Coffee is so commonly contaminated with mold and mycotoxins that a number of specialty coffee producers have popped up that take extra precautions to prevent contamination and at least one makes the results of their lab tests publicly available to reassure consumers. There’s no way to know the level of mycotoxin contamination without testing. I’ve never heard of any other food brands doing something like this (please let us know if you have!).

Some of the other most commonly contaminated foods are grain (including corn), legumes, nuts (especially peanuts), dried fruit and juice, dairy products, and alcoholic beverages. Can we believe the government that certain levels of mycotoxins aren’t harmful? We know how toxins accumulate in the body until it reaches a breaking point. For those who have reached that point with mycotoxins, even minuscule amounts can cause a reaction.

When I started suffering from toxic mold exposure, I started having multiple food sensitivities. Coffee and dairy were a couple of them. That begs the question: do I react to coffee and dairy or do I react to the mycotoxins in them? Aside from the potentially contaminated grain that may be fed to dairy cows, hay easily becomes moldy.

(This is related to the whole discussion about how toxins cause leaky gut, allowing food particles to pass through intestinal walls, with your body then identifying the food as a foreign invader, which triggers an immune response and then results in a noticeable reaction whenever you eat that food. But we’ll save that discussion for another time.)

For those who are hypersensitive to mold toxins, diligence in keeping them out of your diet is an obvious necessity. For everyone else, it’s obviously prudent to minimize toxin exposure. They say that the typical level of mycotoxins in food – aside from instances such as when around 100 adults died from it – are much lower than typical exposure in a water damaged building or vehicle. Most people will recover quickly from short-term exposures. Long-term exposure is much more difficult to recover from.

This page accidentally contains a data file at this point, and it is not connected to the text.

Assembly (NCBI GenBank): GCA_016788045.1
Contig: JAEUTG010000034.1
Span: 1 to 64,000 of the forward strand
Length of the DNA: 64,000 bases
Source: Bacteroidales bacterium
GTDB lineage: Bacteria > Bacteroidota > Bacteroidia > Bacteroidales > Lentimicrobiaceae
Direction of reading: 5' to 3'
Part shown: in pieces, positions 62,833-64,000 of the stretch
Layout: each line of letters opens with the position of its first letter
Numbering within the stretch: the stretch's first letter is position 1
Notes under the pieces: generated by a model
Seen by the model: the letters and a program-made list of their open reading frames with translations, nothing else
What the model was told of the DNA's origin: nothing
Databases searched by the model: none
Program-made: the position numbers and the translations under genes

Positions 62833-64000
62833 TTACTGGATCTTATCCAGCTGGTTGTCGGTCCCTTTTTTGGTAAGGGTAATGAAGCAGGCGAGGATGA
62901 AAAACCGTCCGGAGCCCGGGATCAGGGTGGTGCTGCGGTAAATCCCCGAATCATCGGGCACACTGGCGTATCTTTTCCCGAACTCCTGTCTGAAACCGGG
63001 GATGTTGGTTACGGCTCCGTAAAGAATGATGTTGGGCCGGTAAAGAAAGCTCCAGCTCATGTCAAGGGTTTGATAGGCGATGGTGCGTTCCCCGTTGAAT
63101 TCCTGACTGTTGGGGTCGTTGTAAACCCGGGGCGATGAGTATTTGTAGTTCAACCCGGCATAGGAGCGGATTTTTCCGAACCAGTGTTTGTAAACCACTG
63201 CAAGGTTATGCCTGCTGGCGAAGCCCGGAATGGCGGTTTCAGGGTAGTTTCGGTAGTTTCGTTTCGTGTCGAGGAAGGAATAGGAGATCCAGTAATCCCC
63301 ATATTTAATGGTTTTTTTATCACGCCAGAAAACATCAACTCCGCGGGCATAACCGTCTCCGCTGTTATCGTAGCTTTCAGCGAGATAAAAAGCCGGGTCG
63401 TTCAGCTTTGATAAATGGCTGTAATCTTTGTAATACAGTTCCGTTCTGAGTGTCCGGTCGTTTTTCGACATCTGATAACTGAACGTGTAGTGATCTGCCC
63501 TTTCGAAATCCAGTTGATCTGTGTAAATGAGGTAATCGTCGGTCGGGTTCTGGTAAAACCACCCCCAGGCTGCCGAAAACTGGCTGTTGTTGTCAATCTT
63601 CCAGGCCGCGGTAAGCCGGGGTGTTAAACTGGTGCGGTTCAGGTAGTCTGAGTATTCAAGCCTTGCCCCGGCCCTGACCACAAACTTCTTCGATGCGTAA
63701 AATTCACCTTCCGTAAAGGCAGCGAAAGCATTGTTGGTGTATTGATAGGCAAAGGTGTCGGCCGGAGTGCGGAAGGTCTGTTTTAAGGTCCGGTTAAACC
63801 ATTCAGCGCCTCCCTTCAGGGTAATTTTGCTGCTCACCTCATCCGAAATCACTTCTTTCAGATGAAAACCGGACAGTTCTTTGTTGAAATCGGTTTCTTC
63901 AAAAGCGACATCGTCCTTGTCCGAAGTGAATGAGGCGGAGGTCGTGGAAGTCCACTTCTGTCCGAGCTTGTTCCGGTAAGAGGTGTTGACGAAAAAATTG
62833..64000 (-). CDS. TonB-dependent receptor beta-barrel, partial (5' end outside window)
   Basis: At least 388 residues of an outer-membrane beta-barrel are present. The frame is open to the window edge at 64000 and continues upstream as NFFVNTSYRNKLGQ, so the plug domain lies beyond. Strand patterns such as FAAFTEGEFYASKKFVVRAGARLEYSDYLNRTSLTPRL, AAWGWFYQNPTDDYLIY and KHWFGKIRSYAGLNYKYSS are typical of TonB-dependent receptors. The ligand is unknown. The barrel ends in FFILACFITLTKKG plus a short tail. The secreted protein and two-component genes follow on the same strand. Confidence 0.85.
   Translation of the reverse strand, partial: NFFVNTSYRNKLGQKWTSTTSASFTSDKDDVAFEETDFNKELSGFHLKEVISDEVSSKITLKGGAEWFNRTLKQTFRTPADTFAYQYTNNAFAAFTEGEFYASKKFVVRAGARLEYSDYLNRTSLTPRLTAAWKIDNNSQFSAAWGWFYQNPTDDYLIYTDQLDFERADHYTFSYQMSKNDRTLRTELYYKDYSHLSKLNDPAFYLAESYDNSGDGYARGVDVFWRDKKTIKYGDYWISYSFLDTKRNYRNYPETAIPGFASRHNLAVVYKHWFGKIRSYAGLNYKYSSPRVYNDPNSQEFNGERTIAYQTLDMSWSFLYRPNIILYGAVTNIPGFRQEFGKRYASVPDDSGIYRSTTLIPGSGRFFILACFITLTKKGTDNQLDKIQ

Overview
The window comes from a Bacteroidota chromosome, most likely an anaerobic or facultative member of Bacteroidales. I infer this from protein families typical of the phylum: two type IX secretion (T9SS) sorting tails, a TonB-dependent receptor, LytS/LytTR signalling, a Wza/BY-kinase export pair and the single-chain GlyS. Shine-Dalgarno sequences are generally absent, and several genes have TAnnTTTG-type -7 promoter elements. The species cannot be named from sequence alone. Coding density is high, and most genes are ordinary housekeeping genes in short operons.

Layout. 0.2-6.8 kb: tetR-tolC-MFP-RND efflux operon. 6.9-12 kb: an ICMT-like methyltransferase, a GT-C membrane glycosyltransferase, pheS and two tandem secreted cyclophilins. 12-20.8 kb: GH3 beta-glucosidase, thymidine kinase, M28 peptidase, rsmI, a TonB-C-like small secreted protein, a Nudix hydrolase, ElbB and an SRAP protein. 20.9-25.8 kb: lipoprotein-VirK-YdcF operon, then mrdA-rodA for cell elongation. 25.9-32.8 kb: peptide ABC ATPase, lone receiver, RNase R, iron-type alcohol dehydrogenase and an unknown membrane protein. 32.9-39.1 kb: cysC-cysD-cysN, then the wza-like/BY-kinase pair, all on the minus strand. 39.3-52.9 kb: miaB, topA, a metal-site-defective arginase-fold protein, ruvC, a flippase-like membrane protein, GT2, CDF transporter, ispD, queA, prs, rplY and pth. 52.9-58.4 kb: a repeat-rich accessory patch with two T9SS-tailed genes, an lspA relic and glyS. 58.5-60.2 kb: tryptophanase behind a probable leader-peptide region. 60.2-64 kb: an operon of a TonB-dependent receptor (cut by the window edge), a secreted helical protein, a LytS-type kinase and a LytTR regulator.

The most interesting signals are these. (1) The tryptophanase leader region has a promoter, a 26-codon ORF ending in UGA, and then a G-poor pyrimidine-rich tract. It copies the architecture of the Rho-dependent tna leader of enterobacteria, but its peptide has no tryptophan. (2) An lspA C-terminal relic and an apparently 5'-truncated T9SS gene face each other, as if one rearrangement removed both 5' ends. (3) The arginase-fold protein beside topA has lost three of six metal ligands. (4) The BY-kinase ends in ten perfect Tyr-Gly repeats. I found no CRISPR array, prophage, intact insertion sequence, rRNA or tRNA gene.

How Do You Know?

That’s a good question. I don’t personally know anyone with lab equipment to test mycotoxin levels and you’re not going to send your groceries to a lab before eating them. I think it’s wise to take a cautious approach with the most commonly problematic foods mentioned above, as well as any others that are suspect, and it’s not difficult to test yourself. But many of us were never trained to be in tune to our body and what we expose it to.

Simple awareness is the first step. Inspecting your food is easy enough. When I eat nuts and seeds (eg. sunflower seeds), I have occasionally eaten one that leaves a foul taste in my mouth. What I have started doing is inspecting them while I’m eating them and when I see an off color one, I don’t eat it. I haven’t had any bad experiences since I’ve been doing this. Simple observation can help avoid other bad food as well.

Also, pay close attention to how you feel after eating the most commonly contaminated foods. Sometimes you feel reactions immediately, but it can also take up to a few days. Keeping a journal of any symptoms you notice is very helpful. That makes it easy to compare results over time. Symptoms aren’t always consistent, but this will give you a pretty good idea if something might be a problem for you.

If you identify a potential problem food, the final nail in the coffin is to eliminate it from your diet for a few weeks and then pay close attention to how you feel for the next few days after you reintroduce it. Repeat as necessary until you’re convinced one way or the other. If something turns out to be problematic, you may want to consider whether the problem might be with a certain brand and whether there might be better options.

I think this topic brings up another reason to grow your own food, at least as much as is feasible. When you grow your own, you know how it’s grown, what kind of chemicals were used (or preferably not used), and how it’s processed. The fresher the food you eat, the less chance it has of going moldy and the more nutritious it is.